A Boutique Farm Stay in Chiang Mai

A Boutique Farm Stay in Chiang Mai

A Boutique Farm Stay in Chiang Mai

A boutique farm-stay destination in norther Thailand has provided a good example of how a business could involve the community every step of the way. It thrives on showing respect and fitting in with local ways of living. It’s secret: City and local people stand to gain from each other’s presence and coexist in peaceful harmony with nature.

/// Thailand ///
Story: Punchat /// Photography: Supakorn Srisakul, Sitthisak Namkham  /// Owner & Designer: Jak Ladpli

The farm stay offers four rooms with garden views at the rear of the building, one on each floor.

An architect from Bangkok recently started the boutique farm-stay in Mae Rim District, a 15-minute drive from central Chiang Mai. In a unique way he adapted to be in sync with the new environment and still remained very much in vogue. How did they do it? The answer can be found at the wholesome destination called “Chic 39.”

Farm stay owner Jak “Joke” Ladpli said his was an interesting piece of architecture in the middle of a lush landscape. Chic 39 is offering guest accommodation and operating in conjunction with the surrounding community. It thrives on a simple concept — Make the space modern and keep decor local.

“Call it modern local if you will,” said Joke. “As newcomers, we respect the community, its people, and their ways of life. In our hearts we are modern, kind of like a man donning business attire. But such a formal outfit would be out of place here. The contrast would be too obvious. So we chose a modern cube-shaped design, and paired it with materials that represented local values and wisdom.”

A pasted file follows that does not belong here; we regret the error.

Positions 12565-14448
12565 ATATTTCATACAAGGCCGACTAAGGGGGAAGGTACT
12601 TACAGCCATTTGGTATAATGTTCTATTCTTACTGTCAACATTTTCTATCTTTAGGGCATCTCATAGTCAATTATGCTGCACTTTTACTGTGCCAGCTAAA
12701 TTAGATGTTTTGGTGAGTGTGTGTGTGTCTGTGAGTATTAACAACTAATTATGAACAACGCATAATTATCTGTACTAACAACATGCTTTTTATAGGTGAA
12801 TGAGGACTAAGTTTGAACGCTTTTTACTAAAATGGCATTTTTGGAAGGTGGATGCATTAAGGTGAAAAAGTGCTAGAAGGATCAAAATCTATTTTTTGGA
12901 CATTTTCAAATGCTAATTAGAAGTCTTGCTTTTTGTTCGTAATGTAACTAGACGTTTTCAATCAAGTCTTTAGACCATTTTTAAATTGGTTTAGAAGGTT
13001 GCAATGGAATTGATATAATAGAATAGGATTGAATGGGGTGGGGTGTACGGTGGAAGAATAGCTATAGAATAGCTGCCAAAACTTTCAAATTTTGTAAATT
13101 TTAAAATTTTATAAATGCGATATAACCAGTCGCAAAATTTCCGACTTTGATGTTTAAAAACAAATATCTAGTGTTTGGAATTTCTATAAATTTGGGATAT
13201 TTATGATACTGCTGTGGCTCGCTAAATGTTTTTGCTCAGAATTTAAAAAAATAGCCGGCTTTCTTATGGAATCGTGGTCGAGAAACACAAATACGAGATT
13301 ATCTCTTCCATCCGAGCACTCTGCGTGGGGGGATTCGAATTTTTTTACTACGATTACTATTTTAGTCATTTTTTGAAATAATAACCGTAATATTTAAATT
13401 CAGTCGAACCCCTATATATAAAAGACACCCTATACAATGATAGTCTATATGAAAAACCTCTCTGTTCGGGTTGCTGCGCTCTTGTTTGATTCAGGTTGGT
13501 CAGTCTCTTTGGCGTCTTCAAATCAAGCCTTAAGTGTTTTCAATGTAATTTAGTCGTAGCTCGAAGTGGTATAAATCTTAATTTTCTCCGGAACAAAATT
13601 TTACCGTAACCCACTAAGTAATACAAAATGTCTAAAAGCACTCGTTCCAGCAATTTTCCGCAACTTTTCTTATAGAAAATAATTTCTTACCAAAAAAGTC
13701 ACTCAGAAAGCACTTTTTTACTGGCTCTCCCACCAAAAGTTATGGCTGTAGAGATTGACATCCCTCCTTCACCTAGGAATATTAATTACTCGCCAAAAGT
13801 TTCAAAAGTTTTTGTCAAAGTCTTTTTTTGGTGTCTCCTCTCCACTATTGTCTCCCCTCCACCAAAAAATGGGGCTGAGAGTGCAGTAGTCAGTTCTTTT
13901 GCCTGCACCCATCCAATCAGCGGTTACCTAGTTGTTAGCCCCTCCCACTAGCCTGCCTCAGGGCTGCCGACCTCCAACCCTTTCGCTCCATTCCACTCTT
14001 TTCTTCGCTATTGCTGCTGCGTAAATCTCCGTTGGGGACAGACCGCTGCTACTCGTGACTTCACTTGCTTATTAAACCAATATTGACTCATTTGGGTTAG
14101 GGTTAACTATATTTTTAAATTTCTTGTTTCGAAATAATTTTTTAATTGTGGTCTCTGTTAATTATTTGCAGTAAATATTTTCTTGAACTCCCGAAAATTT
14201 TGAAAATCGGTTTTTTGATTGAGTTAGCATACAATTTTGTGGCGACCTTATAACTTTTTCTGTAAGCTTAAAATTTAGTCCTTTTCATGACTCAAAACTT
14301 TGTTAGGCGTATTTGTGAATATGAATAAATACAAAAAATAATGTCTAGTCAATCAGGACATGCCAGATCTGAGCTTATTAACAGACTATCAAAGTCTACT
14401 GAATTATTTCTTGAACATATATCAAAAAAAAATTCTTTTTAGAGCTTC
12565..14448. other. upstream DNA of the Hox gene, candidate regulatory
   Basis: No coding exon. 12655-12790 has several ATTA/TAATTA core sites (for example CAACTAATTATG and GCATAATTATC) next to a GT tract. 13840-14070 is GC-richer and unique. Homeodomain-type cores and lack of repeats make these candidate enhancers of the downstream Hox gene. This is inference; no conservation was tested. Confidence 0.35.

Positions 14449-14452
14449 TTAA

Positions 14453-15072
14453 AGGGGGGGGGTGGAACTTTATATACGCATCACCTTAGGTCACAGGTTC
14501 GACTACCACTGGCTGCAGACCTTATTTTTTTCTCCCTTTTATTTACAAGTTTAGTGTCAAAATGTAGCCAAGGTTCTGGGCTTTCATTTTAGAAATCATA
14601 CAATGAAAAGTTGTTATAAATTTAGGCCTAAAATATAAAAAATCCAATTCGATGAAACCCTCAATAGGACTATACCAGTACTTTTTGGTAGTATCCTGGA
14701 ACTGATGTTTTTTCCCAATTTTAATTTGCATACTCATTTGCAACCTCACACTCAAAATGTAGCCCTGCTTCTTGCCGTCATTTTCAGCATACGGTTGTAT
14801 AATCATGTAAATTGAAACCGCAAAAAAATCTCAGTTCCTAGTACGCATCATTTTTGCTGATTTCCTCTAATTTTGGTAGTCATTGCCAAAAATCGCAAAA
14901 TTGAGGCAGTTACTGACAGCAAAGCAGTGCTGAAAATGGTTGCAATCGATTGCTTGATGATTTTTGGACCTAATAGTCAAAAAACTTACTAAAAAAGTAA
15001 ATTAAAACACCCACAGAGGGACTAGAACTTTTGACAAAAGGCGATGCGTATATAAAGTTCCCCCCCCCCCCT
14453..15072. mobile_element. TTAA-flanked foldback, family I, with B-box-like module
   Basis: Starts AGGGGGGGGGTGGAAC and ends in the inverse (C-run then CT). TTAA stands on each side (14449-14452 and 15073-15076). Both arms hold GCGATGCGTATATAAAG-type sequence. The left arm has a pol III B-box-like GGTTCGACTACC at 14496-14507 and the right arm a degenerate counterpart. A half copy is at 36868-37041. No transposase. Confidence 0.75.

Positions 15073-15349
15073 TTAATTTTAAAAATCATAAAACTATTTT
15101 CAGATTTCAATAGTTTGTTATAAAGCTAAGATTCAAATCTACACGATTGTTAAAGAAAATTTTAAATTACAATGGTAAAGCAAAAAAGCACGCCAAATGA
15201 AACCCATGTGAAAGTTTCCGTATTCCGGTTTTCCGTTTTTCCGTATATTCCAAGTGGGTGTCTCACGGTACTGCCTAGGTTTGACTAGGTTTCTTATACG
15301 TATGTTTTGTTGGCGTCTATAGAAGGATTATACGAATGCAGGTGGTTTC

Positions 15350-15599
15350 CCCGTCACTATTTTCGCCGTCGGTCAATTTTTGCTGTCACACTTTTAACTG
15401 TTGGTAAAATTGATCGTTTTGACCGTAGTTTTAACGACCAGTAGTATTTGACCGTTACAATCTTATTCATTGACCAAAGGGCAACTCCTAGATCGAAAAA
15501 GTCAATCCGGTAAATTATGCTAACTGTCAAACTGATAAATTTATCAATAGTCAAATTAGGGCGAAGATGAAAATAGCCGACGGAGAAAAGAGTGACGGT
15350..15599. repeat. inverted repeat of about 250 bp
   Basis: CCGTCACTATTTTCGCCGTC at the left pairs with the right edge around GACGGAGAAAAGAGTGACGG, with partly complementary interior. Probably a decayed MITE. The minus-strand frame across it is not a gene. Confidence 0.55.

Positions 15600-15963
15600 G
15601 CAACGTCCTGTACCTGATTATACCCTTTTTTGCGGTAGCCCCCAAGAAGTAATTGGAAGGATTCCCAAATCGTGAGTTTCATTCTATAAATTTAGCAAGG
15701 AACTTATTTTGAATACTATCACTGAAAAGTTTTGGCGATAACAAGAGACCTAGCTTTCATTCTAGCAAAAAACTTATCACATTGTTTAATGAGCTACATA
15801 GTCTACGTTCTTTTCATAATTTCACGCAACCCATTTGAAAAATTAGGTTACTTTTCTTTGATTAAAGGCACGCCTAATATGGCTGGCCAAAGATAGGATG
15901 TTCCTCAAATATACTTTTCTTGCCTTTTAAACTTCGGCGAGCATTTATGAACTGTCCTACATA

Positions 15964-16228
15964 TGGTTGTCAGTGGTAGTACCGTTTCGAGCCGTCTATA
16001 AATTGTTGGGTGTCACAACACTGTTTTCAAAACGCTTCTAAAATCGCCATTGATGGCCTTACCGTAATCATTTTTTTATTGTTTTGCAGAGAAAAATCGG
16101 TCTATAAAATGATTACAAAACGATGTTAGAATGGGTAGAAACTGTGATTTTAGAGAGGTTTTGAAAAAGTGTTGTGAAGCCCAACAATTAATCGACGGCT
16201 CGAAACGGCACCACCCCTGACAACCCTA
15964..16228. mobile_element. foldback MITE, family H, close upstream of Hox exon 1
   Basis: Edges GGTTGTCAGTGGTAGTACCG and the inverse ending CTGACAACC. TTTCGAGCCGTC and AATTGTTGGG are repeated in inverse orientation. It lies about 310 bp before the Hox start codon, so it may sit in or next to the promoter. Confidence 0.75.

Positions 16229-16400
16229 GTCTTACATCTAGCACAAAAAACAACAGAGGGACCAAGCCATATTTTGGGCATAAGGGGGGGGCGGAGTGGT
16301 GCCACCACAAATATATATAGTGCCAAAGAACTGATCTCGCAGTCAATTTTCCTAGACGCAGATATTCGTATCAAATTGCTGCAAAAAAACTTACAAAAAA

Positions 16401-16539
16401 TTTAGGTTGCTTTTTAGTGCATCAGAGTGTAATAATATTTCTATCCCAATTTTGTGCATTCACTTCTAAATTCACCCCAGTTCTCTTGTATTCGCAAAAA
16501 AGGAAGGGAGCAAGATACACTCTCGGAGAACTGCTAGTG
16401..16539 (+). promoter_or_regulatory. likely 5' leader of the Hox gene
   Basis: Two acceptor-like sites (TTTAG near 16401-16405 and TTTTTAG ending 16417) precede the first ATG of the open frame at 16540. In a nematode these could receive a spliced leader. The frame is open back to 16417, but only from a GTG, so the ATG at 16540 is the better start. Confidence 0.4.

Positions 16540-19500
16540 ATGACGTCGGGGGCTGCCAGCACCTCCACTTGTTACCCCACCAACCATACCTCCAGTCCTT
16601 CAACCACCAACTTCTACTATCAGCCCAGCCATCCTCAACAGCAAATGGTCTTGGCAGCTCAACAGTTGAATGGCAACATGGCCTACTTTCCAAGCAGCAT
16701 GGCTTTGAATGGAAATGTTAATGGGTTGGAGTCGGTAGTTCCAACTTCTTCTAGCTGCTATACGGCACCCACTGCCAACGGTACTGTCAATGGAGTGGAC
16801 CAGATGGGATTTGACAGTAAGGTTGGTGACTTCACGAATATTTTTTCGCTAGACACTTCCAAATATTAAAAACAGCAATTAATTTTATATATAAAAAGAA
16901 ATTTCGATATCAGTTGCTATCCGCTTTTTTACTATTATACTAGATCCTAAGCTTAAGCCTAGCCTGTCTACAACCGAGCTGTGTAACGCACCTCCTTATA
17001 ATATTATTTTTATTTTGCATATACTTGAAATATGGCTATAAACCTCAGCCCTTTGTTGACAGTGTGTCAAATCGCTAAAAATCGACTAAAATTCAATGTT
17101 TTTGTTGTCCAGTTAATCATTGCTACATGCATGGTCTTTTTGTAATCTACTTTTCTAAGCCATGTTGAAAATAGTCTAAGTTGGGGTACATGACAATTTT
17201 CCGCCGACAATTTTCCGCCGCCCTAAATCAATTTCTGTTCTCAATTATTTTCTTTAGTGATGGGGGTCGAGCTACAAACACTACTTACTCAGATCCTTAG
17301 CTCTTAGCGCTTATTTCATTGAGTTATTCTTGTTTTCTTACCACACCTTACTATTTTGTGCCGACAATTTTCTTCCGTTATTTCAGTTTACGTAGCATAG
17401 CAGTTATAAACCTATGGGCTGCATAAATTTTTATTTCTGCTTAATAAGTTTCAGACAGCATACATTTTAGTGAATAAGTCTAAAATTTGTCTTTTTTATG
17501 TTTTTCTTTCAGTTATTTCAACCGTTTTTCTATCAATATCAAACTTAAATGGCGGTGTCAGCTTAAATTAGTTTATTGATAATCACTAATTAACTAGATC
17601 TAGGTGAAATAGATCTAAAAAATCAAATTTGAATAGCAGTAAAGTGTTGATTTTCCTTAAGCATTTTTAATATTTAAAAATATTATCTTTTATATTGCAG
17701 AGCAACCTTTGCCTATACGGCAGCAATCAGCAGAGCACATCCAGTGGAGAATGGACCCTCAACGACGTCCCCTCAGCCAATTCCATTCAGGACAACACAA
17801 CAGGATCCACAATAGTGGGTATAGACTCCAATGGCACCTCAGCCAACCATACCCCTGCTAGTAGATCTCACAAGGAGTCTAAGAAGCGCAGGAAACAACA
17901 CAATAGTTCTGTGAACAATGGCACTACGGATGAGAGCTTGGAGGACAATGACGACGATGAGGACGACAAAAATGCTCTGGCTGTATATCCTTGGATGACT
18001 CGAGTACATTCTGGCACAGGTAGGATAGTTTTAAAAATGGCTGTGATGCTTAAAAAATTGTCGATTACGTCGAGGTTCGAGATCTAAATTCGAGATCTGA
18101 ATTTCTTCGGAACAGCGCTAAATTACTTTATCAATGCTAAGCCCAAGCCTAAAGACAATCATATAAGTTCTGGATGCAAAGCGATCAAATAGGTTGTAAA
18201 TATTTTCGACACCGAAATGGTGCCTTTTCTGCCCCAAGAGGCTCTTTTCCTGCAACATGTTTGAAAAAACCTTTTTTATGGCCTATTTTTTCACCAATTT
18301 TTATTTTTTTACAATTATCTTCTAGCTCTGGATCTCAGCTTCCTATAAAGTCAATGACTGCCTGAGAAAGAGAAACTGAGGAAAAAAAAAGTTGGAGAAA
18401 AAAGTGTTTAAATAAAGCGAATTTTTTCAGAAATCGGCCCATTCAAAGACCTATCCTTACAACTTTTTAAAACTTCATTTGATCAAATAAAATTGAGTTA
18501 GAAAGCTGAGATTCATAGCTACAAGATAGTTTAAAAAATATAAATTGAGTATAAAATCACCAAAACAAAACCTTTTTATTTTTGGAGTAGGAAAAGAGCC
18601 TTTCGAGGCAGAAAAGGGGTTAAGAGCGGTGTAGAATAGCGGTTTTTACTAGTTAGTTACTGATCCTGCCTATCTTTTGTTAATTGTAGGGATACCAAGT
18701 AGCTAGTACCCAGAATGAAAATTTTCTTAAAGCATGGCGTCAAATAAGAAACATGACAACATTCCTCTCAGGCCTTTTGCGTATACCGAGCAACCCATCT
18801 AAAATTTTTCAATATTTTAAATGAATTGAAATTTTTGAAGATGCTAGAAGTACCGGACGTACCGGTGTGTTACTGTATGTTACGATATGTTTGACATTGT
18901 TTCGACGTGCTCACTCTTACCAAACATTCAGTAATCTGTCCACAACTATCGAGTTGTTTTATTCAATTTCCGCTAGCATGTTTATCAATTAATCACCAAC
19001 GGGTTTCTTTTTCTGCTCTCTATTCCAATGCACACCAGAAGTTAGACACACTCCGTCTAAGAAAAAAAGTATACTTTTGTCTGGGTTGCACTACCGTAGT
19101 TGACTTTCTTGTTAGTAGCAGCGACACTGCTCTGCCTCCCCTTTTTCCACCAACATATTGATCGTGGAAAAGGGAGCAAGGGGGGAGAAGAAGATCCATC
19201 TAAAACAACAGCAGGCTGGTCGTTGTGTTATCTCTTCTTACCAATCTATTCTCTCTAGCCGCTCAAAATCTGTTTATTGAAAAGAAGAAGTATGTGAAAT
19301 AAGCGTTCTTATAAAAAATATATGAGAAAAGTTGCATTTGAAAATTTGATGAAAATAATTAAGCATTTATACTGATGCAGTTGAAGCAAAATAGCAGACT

“That’s the metaphor defining our design concept. Like a business outfit made of folk fabric known as “Mo Hom,” the hotel building offers textures and finishing touches crafted of materials that are readily available locally. They include bamboo, palm tree trunks, and old-fashioned corrugated sheets.”

The farm stay involves the community in its day-to-day operations. Joke said: “In this area 4-5 villages are actively engaged in flower farming. Having done it for several generations, the growers produce cut flowers for a wide variety of decorations, from shops to hotels to even food. Especially yellow chrysanthemums, they prefer to grow them during winter months.”

Flower growers leave electric lights on at least three hours after sunset. Increased exposure to light helps flower stems grow a bit longer in time for harvesting.

At night the weather is cold, and the flower farm is aglow with colorful neon lights. “If you don’t feel like going to bed early, just hang out and enjoy the views,” Joke said, adding, “In fact, the lights are left on for a good reason. Increased exposure to light helps flower stems grow longer before they are harvested the morning after. “If you are an early riser, put on a pair of boots and go help the planters harvest some flowers.”

About the Author